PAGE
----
The Hidden Cameras / My Latest Novel
Night and Day Cafe, Manchester, UK
One of the biggest bugbears of playing quieter music is the risk that the chattering masses in the venue will be louder than you. I was excited when I found that My Latest Novel were the support tonight, as they’d been on my ‘to see’ list for ages. Yet at first it’s hard to make out what they're doing over the hubbub. But as they proceed, something extraordinary happen – people shut up and listen.
Theirs is a mad blend – some tracks are like an indie guitar band, some sound like a modern day act for legendary Scottish label Postcard Records, whilst others are more like an off-beat folk act. One song features exquisite four-part harmonies over a bass drum. Others, like When We Were Wolves are deceptively simple, the three or four repeated lyrics locking in the back of your brain. With their use of melodica and violin, at times I’m reminded of The Associates, at others Arcade Fire, but it’s all intensely original. Even if no-one can quite decipher the between song banter due to their thick Glaswegian accents, all would agree that this brilliant band were worth the price of admission alone.
Which was just as well, as the current incarnation of The Hidden Cameras proves to be a major disappointment. One of my live highlights of 2004 was the Union Of Wine show they put on at London’s Bush Hall, featuring dancing satyrs, and nymphs running through the crowd squirting wine into revellers’ mouths. So why the fall from one of the most lively and exciting gigs I’ve witnessed to this?
Well, firstly all the theatrics are gone. Secondly there’s a heavy reliance of the new album Awoo, which isn’t as instantly memorable as its predecessors. But mainly it’s the sound of the band itself, and the way they’re playing. The amazing builds that marked them last time are missing, and the tempo is quite leaden throughout. No, for the first half the songs never got the chance to soar; even long-time favourite Day Is Dawning fell flat. Almost unthinkably, it was just dull.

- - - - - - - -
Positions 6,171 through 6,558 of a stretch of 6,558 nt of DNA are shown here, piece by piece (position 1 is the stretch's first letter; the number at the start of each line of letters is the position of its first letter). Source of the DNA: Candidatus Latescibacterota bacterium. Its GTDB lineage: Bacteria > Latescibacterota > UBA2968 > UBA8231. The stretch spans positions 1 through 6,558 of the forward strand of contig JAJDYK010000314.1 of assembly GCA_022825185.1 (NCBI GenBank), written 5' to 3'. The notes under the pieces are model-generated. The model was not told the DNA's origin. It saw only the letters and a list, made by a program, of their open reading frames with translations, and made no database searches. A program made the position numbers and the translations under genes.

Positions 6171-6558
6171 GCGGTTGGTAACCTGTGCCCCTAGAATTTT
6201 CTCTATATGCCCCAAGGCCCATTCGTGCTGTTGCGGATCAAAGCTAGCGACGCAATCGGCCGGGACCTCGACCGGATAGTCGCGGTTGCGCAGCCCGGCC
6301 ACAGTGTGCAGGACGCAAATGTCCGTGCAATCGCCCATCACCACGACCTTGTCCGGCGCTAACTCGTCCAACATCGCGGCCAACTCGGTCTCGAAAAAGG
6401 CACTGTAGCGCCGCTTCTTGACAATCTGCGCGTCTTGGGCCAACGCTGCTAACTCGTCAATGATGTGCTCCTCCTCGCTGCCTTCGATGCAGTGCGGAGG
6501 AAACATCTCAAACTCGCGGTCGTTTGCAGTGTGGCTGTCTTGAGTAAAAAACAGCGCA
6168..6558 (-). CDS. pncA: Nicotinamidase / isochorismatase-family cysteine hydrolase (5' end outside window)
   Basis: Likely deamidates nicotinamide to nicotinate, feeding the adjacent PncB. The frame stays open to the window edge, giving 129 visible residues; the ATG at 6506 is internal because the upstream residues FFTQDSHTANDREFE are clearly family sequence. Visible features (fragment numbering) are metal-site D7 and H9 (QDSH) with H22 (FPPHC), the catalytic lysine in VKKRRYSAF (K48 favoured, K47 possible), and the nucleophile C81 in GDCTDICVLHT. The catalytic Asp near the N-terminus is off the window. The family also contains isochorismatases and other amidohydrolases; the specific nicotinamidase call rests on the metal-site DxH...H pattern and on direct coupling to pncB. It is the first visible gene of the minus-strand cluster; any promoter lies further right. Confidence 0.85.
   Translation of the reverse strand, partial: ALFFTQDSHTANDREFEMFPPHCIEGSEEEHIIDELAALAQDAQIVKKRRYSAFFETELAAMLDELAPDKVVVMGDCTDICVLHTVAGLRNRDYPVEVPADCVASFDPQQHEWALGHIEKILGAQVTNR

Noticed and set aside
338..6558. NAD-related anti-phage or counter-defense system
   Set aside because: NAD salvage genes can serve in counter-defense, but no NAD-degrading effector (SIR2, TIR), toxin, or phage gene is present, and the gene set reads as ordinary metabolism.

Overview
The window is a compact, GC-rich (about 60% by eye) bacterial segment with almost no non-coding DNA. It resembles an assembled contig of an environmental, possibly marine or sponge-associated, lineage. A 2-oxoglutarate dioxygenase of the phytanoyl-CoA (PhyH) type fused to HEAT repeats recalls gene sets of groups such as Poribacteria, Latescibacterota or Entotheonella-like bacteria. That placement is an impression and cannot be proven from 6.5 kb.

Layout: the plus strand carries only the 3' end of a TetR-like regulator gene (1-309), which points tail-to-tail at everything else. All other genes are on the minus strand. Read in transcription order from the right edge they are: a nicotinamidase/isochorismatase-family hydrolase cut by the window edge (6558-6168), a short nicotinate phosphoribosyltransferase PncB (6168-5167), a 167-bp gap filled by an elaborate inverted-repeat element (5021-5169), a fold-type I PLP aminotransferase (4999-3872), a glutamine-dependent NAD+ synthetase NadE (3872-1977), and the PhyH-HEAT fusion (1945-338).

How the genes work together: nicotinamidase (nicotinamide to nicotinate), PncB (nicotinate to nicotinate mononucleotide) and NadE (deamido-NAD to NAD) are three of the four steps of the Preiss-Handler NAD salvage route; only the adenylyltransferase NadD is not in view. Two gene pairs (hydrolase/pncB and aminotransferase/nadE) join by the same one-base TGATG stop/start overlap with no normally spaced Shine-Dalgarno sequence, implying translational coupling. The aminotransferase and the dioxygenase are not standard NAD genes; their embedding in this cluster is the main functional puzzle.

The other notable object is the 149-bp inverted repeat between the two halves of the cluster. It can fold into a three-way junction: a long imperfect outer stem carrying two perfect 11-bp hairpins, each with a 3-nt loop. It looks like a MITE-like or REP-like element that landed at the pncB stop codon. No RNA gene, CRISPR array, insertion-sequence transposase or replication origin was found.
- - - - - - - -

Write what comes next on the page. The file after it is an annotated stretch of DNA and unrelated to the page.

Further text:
And then there’s Joel himself, who’s also undergone a bit of a metamorphosis. With his muscled arms emerging from his blue vest, with his very short hair and a three day growth – bloody hell, he’s evolved into Mark Seymour!
Near the end they finally pull it all together, but it’s a little too late. And it all falls apart again as we’re asked to sing Happy Birthday for band member Maggie, who then spends five odd minutes talking crap about Manchester vs. Liverpool rivalries. For ages I’d wanted a copy of their rare debut Ecce Homo, but as I’ll have to talk to the band who are now signing all merchandise sales to get one, I slip out empty-handed and sad-hearted.
© James McGalliard 2007
A version of this review first appeared in Inpress, Melbourne in October 2006 (see below)